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Ornaments in the Garden

Diana Snape

I suspect many growers of Australian plants are a little suspicous of the use of ornaments in an Australian garden. Especially if the garden is naturalistic in style, ornaments of any sort may be seen as unnatural in an environment which, although created, is still strongly influenced by nature. This is particularly true if their purpose is not functional but purely decorative. I'd like to consider the role of such ornaments and what they can contribute to a garden.

Garden seat, Kennedy garden, Victoria
Characters from 'The Magic Pudding', Children's Garden, Royal Melbourne Botanic Gardens, Victoria
Top: Garden seat, Kennedy garden, Victoria.
Bottom: Characters from "The Magic Pudding" by Norman Lindsay - Children's Garden, Royal Melbourne Botanic Gardens, Victoria.
Photos: Pam Renouf

Garden furniture is primarily functional but can be decorative as well. Most gardens provide some sort of seating - it is a shame not to be able to sit and relax while enjoying the garden. A seat can be as natural as a log, a rock or a sawn-off tree trunk, though these may not always remain comfortable for very long. Timber seats in many styles are widely popular - carved out of a single trunk, woven from flexible branches, or the more conventional types. They may have a natural finish or introduce a strong colour. Fine, light stainless steel or wrought iron seats can almost disappear against foliage. Furniture can be beautiful - the luxury in both comfort and appearance of Margot Knox's mosaic sofa, in Melbourne, is memorable. Nearby plant forms and foliage need strength to match the solidity of this sofa, or other substantial seats. All seats should be placed where they are enticing to the garden wanderer, probably in a sheltered position, often anchored and shaded by a tree and/or with a pleasant vista to focus on. Tables are less essential but may also be useful and will complement seating.

In contrast to furniture, sculpture has no obvious function, so what is its role in the Australian garden? It is further evidence of human intervention in a garden, so does it have a place? I think the use of sculpture can enhance even a naturalistic garden, in several ways. Any sculpture, whether realistic or abstract, should have its own intrinsic value through the skill and artistry of its creator. Its material - stone, wood, metal or glass, even concrete - can contrast with and complement foliage textures. Its shape can reflect, relate to, or deliberately differ from, nearby shapes in the garden. It can emphasize height, weight, intricacy, space. It can be a focal point in the garden, a feature' in a similar way to an outstanding plant, or tucked away in an inconspicuous spot where it can be discovered to "surprise and delight" (Merele Webb's nice phrase). It can epitomise some aspect of the garden or its locality, for example a metal cormorant with its wings outstretched to dry, on top of a pole in a coastal garden. Its colour can be neutral, like that of the wonderfully original sculptures of David Wong in the Royal Botanic Garden's Cranbourne display in Melbourne. Alternatively it can introduce strong colour(s), such as bright red to complement the garden's green. It can be in or beside water, to emphasize the special quality of water, its reflection adding another dimension. It can express humour, producing beneficial smiles in serious times.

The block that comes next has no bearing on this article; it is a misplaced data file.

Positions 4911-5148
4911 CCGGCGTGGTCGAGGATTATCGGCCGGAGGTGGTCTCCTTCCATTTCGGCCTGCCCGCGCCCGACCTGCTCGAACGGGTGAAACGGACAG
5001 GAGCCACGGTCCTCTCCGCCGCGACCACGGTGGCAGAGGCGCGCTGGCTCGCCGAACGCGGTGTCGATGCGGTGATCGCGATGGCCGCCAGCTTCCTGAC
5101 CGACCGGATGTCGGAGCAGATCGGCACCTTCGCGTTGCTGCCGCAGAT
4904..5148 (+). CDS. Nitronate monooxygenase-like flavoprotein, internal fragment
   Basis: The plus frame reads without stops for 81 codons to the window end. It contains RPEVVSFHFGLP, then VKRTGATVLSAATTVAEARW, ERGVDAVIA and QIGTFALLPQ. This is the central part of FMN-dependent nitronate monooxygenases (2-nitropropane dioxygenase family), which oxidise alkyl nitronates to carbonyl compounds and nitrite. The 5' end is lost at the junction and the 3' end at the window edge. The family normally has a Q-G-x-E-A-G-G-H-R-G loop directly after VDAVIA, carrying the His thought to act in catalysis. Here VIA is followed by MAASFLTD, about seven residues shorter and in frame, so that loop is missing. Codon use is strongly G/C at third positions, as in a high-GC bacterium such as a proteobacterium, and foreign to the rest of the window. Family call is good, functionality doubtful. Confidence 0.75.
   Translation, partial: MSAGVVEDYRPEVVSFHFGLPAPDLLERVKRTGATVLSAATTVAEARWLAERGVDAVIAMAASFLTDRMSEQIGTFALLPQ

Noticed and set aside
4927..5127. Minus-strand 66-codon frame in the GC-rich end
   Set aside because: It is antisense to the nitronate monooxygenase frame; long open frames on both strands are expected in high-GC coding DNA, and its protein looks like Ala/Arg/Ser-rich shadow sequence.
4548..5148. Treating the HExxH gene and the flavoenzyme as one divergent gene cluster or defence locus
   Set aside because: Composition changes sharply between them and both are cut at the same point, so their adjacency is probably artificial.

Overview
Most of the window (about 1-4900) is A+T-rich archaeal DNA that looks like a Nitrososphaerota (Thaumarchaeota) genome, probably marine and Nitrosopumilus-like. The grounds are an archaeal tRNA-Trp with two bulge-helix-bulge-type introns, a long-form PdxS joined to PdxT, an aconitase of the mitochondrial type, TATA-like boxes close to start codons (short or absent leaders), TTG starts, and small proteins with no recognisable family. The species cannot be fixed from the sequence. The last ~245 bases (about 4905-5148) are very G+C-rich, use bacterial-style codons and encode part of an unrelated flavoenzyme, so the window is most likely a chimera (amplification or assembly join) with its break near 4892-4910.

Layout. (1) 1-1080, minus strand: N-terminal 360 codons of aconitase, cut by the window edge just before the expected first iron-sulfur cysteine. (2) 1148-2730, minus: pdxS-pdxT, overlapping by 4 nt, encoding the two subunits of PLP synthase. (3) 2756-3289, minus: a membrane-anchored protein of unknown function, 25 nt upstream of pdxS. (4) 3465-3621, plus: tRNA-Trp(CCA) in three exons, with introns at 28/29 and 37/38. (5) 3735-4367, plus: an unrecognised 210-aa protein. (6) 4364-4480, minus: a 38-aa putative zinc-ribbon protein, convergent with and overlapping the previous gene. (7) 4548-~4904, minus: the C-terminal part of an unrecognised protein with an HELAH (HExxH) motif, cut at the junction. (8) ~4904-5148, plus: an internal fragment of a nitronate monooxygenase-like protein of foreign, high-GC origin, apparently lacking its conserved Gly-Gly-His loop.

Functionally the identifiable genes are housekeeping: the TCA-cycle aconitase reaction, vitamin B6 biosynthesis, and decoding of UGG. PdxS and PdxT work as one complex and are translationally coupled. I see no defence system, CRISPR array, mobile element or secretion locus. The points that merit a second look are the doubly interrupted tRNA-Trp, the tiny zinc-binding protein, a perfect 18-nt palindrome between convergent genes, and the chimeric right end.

If we accept the potential value of sculpture in the garden, we probably would also accept the inclusion of other ornaments such as fountains and sundials. Fountains can be regarded as sculptures linked to water and their variety is great. Sundials (and floral clocks?) express our fascination with time, the fourth dimension of our gardens. Wall plaques and mosaic work can enhance vertical surfaces - the interface between house and garden - and mosaic work can also decorate paving, birdbaths, even artificial rocks. Windchimes are small sculptures but in a different category because they embellish the sound of the wind. I think most people either love them or hate them. Their tones differ - some need more wind to activate them and are less intrusive than others. I enjoy them very much in other peoples' gardens and yet would hesitate to have them permanently in my own. Two further important categories of decoration, pots (containers) and lighting, have been mentioned in previous newsletters of the Garden Design Study Group. Both of these have practical advantages, of course, but they can also make a significant contribution to the beauty of a garden.

From the newsletter of the Garden Design Study Group, June 2000.

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